Alien life promises to be found in 25 years: What scientists do to do that

Alien life promises to be found in 25 years: What scientists do to do that

Scientists have yet to find life on Mars, but one researcher believes that during the next quarter century mankind will discover its signs on planets outside the solar system. Sasha Kwanz, an astrophysicist from the Swiss Federal Institute of Technology ETH Zurich, made this statement during the recent opening of a new university centre of origin and life.

In his press briefing, the scientist gave a detailed account of the technological projects that are currently being developed, and they will finally allow us to finally answer the question of whether we are alone in the universe.

Where did the exoplanet study begin?

In 1995, Nobel Laureate Didier Kelo discovered the first planet outside the solar system, with about 5,000 exoplanets known today, and scientists discover new planets every day.

Nearly half of them helped find the NASA Kepler Space Telescope, which was launched in 2009, its goal is to find out how Earth-like planets are common in the Milky Way galaxy. In 2018, the Observatory had a successor, the mission of TESS. This space telescope was designed to open an exoplanet in transit and was developed at the Massachusetts Institute of Technology as part of the NASA Minor Research Programme.

The discovery of the first real "alien Earth" is a long-standing dream of astronomers, and recent discoveries of an exoplanet have shown that there are many small rocky worlds like ours in the galaxy.

What is needed for life?

Astronomers believe that each of the more than 100 billion stars in the Milky Way galaxy has at least one planet, and many of them, just like the Earth, are rocky and at the right distance from their host stars.

However, it is not known whether these planets have an atmosphere and what it is made of. This requires research into the atmosphere of these planets. Scientists have long waited for telescope technology to improve enough to study the composition of the planet's atmosphere and the activity of its parent star. With the launch of the James Webb telescope, this moment has arrived.

Would Webb help?

Recently, the James Webb Space Telescope team published the first direct image of an exoplanet orbiting a distant star: the massive gas giant HIP 65426b. It is 12 times larger than Jupiter and rotates at a distance of 100 astronomical units from its sun.

In fact, the James Webb space telescope was built not to study exoplanet, but to search for the oldest stars in the universe, but it has already made several breakthroughs in exoplanet research, including the discovery of carbon dioxide and water in the atmospheres of some of them.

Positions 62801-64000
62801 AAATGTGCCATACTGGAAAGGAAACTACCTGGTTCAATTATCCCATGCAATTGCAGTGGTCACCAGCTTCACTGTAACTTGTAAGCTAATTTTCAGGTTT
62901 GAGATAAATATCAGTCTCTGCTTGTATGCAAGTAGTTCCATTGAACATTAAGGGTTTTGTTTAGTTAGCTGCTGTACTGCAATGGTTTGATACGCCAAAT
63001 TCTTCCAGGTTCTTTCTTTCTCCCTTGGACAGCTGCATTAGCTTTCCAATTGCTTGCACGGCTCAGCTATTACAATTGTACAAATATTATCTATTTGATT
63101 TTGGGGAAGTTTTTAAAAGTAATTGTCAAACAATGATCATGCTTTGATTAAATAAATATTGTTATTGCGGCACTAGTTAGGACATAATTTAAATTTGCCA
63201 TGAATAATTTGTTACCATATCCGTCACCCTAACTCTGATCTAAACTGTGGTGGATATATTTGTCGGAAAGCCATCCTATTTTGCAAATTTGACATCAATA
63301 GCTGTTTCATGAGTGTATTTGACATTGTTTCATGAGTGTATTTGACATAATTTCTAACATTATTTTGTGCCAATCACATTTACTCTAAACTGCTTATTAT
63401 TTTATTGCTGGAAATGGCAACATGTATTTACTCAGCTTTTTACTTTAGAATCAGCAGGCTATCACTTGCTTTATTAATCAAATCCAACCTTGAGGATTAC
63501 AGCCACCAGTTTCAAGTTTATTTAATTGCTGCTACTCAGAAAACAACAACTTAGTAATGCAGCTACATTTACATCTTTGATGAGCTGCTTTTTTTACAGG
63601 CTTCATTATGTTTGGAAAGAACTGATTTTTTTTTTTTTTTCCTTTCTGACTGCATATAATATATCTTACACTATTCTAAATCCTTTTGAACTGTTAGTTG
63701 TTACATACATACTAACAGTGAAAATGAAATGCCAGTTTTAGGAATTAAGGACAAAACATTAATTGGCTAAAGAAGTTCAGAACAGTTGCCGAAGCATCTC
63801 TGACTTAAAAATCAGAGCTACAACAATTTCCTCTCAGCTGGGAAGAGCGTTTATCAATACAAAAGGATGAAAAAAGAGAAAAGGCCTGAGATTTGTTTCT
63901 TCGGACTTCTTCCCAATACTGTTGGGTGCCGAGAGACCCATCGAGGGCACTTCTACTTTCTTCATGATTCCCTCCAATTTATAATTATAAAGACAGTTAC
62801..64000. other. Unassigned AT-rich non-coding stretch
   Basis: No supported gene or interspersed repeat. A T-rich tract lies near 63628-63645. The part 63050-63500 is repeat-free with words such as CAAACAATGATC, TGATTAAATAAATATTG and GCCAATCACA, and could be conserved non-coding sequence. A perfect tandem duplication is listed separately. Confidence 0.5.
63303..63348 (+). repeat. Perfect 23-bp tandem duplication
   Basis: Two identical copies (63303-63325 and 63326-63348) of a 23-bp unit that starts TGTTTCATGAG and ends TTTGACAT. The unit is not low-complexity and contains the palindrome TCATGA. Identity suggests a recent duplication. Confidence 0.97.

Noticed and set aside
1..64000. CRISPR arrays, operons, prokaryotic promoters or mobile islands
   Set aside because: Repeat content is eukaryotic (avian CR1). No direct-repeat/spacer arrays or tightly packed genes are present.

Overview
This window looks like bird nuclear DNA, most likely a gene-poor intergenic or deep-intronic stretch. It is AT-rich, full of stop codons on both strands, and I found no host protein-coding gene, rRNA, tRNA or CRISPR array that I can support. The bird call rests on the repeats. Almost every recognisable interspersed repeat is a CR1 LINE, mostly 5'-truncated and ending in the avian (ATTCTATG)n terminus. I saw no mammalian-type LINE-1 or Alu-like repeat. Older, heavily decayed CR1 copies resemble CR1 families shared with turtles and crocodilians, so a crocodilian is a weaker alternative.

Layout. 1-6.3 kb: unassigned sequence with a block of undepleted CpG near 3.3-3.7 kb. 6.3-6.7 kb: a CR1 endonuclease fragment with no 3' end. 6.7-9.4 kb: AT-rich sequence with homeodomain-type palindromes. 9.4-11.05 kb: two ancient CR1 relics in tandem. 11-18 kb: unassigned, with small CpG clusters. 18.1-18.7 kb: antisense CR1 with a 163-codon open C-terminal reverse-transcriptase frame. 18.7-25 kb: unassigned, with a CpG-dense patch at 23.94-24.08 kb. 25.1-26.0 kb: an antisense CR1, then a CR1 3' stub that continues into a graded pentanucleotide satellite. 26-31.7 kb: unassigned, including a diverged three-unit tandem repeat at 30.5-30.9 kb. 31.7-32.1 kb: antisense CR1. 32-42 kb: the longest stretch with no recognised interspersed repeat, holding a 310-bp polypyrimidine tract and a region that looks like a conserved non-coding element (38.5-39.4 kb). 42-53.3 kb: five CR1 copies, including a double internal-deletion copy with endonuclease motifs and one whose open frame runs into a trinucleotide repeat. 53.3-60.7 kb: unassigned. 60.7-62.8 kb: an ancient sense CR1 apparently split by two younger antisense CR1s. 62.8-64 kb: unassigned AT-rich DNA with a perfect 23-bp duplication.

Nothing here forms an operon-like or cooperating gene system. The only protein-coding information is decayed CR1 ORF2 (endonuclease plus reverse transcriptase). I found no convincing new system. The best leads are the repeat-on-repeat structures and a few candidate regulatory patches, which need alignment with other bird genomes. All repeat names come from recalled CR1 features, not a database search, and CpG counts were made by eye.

The problem is that Webb, though the most powerful observatory ever launched into space, is not strong enough to see much smaller planets, like the Earth, that rotate at optimal distances from their stars.

The planet HIP 65426b, which the telescope found, is very special. It is giant and spinning very far from the star. However, the Webb is not strong enough to take pictures of small planets like the Earth.

Any hope?

However, scientists are already building new tools to fill this gap in the capabilities of the James Web Space Telescope, and Sasha Kwanz and his team of engineers are leading the development of the METIS spectrograph.

It is the first instrument of its kind to become part of an extremely large telescope. It is now being built in Chile, and the project will be completed by the end of this decade. The main instrument of ELT will be a 39.3 m segment mirror. It will consist of 798 hexagonal segments with a diameter of 1.4 metres each.

The main purpose of the instrument is to take the first picture of the Earth's planet, potentially Earthlike, around one of the closest stars, but scientists plan to use it for dozens of stars, as well as to explore the atmosphere of the Earth's exoplanet.

The ground telescope, such as ELT, will have to deal with interference with the Earth's atmosphere, which distorts the chemistry measurements of the exoplanet atmosphere, and since Webba has its limitations, looking for life in space will require a completely new mission, Sasha Kwanz told the press conference.

What mission are we talking about?

The new mission is already under discussion under the auspices of the European Space Agency. The project was launched in 2017, but it is still at an early stage of study and has not been formally approved and funded, at least so far.

The LIFE Space Telescope will study an enormous amount of exoplanet and look for traces of molecules in the atmospheres of distant worlds that may have arisen from life.

What's the outcome?

According to Kwanz, the new centre at ETH Zurich will lay the foundation for a future mission, improve our understanding of the chemistry of life and how it affects planetary atmospheres and the environment.

"We need to get a more detailed picture of possible building blocks of life, ways and time scales of chemical reactions and external conditions, which will help to identify priority stars and planets for exploration," the researcher explains.

This requires an understanding of the nature of life bioindicators. It is known that there are other processes that create gases in the exoplanet atmosphere. The project and the search for the first alien life will take 25 years, said a scientist, although he admitted that this is "ambitious." As real as it is, time will show.

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